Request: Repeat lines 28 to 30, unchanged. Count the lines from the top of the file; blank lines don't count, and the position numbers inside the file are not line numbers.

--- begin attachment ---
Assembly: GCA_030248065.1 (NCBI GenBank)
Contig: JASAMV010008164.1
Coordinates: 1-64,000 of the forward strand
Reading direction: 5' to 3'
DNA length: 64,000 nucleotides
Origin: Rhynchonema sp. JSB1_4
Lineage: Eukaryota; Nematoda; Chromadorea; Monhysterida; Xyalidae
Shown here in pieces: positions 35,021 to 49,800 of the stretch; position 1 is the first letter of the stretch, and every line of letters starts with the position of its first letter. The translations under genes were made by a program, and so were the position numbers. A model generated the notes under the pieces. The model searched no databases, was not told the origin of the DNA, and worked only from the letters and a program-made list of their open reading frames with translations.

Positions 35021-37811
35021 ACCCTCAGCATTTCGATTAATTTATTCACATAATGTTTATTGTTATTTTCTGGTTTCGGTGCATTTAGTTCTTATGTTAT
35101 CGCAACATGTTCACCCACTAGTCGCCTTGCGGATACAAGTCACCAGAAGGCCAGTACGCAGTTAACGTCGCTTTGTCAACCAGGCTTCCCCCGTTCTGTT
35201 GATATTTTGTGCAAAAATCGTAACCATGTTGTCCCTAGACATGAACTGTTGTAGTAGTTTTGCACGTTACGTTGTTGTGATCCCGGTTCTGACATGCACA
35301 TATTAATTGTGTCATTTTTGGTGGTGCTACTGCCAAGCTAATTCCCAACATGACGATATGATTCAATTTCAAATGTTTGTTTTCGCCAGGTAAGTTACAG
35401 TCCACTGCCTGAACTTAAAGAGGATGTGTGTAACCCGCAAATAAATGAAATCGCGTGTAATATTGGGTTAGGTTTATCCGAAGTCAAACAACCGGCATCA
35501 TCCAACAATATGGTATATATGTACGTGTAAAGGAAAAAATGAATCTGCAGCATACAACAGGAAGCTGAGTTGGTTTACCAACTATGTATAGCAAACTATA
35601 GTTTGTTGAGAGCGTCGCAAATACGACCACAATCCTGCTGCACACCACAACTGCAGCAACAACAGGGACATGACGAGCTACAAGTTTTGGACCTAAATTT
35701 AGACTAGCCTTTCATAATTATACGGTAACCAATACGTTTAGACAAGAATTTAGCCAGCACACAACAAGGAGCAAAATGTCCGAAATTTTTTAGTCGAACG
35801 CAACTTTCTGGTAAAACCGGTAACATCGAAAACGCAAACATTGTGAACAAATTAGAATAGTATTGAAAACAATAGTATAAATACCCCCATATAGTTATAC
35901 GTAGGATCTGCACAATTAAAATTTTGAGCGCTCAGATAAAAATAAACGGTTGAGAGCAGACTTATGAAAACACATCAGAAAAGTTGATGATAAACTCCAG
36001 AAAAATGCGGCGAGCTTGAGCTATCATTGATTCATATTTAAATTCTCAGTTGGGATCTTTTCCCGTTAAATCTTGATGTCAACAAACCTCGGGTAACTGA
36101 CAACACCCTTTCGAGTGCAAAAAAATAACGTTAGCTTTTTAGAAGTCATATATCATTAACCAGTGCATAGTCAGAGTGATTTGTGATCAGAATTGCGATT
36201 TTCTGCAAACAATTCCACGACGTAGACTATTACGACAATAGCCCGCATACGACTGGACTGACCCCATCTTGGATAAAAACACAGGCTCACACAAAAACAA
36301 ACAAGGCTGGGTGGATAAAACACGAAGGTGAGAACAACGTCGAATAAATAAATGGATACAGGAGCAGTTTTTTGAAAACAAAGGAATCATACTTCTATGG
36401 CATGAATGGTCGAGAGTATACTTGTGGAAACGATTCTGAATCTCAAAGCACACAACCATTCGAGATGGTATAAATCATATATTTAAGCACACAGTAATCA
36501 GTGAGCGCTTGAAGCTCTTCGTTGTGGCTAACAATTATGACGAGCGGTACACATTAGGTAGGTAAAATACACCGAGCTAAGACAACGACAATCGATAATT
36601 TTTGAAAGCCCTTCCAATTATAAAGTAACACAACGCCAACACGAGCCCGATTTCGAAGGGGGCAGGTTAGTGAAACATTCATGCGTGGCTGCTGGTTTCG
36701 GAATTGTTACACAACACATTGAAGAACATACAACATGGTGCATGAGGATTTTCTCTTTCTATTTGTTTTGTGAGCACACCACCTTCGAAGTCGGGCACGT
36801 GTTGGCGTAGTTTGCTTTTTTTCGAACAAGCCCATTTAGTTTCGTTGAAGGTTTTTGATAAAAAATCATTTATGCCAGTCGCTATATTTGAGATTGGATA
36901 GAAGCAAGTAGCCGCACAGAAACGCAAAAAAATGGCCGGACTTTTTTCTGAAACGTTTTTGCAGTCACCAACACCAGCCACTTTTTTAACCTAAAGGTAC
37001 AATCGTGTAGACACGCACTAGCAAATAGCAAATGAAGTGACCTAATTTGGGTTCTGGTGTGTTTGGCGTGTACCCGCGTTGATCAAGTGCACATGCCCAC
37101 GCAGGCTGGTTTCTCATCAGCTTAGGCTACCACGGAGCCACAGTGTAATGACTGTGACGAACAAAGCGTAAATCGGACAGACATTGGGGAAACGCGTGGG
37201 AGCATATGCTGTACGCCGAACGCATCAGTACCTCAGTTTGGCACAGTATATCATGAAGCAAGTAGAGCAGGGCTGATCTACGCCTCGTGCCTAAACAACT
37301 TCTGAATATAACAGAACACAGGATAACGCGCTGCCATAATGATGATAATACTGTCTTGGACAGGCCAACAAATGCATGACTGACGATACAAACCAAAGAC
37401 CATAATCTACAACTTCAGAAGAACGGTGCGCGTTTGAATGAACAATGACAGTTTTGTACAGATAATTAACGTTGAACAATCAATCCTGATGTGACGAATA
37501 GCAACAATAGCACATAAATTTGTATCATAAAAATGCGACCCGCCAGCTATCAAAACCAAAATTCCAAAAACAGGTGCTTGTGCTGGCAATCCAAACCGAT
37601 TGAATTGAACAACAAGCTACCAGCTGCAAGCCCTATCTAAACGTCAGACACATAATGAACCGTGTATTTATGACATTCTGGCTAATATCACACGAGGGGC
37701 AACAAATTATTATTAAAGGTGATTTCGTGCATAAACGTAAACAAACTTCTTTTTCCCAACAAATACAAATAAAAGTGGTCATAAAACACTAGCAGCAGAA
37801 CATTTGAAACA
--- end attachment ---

36801 GTTGGCGTAGTTTGCTTTTTTTCGAACAAGCCCATTTAGTTTCGTTGAAGGTTTTTGATAAAAAATCATTTATGCCAGTCGCTATATTTGAGATTGGATA
36901 GAAGCAAGTAGCCGCACAGAAACGCAAAAAAATGGCCGGACTTTTTTCTGAAACGTTTTTGCAGTCACCAACACCAGCCACTTTTTTAACCTAAAGGTAC
37001 AATCGTGTAGACACGCACTAGCAAATAGCAAATGAAGTGACCTAATTTGGGTTCTGGTGTGTTTGGCGTGTACCCGCGTTGATCAAGTGCACATGCCCAC